My grandmother stayed in Starobeshevo, my aunt is now in Komsomolsk, in the “DPR”-controlled territory. When my aunt calls me, while I’m going up along the cable-railway and admiring Kyiv, she says that she has cooked soup and nothing more and she doesn’t know whether she will receive the next salary. And I realize that I cannot help her in any way. I can’t transfer or sent money to her as she lives in the occupied territory. I can tell her, “Don’t give up!” and look at the amazing lights of Kyiv. It gripes my soul. I am thin-skinned about such calls from outside. Life here goes on. I and my sister have moved away, we start something new, it is definitely much better here. # It’s a conscious choice to be here, not there.
When I go to work from Troyeshchyna district across the Moscow bridge, I always look at the Dnieper. I love walking along the St. Andrew’s descent. I even like a pond behind my house. I walk Lorrie there. Lorrie is # a dachshund, the only native-born Kyiv resident in our family, she appeared when we already lived in Kyiv. Many people ask us whether we’ve brought our dog from Donetsk. “Are you crazy? You’ve just moved and have adopted a dog at once.” For me it is much easier to survive when you have a creature that loves you. It’s like an alien, it feels us and brings us together, it’s a near and dear creature. And when you feel responsibility for someone dear, it links you to your house very much.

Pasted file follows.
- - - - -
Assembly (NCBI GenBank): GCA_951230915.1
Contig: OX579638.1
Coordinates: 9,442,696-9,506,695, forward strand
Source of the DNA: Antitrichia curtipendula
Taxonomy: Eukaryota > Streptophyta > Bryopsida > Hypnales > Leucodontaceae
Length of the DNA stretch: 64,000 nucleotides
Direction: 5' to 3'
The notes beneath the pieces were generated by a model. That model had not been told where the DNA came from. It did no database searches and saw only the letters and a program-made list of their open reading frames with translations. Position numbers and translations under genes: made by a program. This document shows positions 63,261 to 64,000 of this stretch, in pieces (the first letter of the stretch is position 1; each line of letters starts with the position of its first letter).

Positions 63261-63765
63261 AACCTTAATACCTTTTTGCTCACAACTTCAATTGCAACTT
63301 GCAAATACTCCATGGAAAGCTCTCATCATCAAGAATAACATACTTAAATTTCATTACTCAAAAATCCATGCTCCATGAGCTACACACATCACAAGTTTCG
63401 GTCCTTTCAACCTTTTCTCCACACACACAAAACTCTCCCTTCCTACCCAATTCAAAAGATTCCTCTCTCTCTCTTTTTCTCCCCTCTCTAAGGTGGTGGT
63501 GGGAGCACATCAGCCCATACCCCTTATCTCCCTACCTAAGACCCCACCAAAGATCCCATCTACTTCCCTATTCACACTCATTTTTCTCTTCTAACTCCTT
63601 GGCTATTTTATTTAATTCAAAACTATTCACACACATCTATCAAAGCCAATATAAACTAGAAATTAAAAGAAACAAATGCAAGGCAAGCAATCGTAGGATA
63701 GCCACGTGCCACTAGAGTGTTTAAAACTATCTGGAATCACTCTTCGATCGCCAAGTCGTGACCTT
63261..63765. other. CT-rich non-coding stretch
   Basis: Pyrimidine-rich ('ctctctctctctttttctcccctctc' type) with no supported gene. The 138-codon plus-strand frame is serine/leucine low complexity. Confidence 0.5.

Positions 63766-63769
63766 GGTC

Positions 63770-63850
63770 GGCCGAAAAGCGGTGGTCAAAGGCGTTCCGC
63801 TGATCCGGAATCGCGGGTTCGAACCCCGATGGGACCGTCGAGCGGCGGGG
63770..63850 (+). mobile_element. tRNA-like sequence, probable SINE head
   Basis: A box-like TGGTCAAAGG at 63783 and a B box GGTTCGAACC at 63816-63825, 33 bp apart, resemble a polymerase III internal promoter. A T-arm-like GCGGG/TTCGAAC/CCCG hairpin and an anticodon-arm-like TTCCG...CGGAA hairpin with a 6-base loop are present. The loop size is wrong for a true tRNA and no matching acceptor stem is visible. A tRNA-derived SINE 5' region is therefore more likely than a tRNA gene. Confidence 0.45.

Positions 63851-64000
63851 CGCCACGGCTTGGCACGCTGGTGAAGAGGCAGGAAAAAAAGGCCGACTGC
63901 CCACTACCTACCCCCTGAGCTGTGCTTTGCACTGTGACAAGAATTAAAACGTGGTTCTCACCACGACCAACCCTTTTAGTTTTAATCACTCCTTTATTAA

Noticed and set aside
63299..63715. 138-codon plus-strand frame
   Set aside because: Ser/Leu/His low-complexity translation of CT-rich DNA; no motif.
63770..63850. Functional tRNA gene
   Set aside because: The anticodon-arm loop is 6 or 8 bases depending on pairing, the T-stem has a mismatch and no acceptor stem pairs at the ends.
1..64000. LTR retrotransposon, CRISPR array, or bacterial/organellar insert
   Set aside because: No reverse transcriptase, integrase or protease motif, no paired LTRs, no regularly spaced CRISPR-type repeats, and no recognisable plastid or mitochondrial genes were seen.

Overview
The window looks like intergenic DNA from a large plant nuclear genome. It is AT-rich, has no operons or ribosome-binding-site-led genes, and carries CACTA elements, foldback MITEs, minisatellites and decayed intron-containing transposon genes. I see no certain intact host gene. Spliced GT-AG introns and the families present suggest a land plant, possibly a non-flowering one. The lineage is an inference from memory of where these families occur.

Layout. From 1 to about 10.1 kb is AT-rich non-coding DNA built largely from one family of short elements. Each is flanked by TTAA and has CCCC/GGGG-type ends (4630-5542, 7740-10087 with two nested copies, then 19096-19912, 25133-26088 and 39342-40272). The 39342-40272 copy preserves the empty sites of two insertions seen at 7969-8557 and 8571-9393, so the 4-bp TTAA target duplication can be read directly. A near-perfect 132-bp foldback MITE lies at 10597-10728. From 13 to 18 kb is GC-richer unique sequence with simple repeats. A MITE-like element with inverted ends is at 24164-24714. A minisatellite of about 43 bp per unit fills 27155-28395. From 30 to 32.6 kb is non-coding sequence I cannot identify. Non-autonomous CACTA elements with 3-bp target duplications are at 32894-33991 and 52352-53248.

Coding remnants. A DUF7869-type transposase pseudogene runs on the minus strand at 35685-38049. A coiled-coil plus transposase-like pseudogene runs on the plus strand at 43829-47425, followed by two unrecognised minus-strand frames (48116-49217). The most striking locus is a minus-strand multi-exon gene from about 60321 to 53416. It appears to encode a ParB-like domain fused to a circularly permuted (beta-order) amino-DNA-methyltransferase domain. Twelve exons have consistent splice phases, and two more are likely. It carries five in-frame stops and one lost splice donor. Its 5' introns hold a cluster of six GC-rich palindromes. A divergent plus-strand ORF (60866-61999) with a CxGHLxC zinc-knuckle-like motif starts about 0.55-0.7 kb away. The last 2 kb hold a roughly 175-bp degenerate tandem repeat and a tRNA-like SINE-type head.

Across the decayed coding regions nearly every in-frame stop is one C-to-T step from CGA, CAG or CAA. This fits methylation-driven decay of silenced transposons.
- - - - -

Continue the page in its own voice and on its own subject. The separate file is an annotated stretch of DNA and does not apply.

I was # diligently winning the love of social services office, I really wanted love and recognition. But visiting social services office means endless queues, which kill faith in humanity, faith in what is happening. I remember how I was issued the certificate, I wanted even to celebrate this, but what I actually had to celebrate, the certificate of being a displaced person? People have to be patient in such places, because they smell hopelessness and despair. It’s a kind of bog, which sucks into.
# I don’t like the term “IDPs”, it seems to me that when one is called a displaced person, it’s like a stamp, defected goods. I think it will be easier for the displaced persons if they are not called so, at least in everyday life, not in the official documents, making no distinction between “us” and “them.”
Now I would like to # to develop and take roots in this place. I don’t want to move somewhere else, to flee abroad or to some other city. I want to stay now here, in this place, I want to get used to it. I have even fixed new book shelves.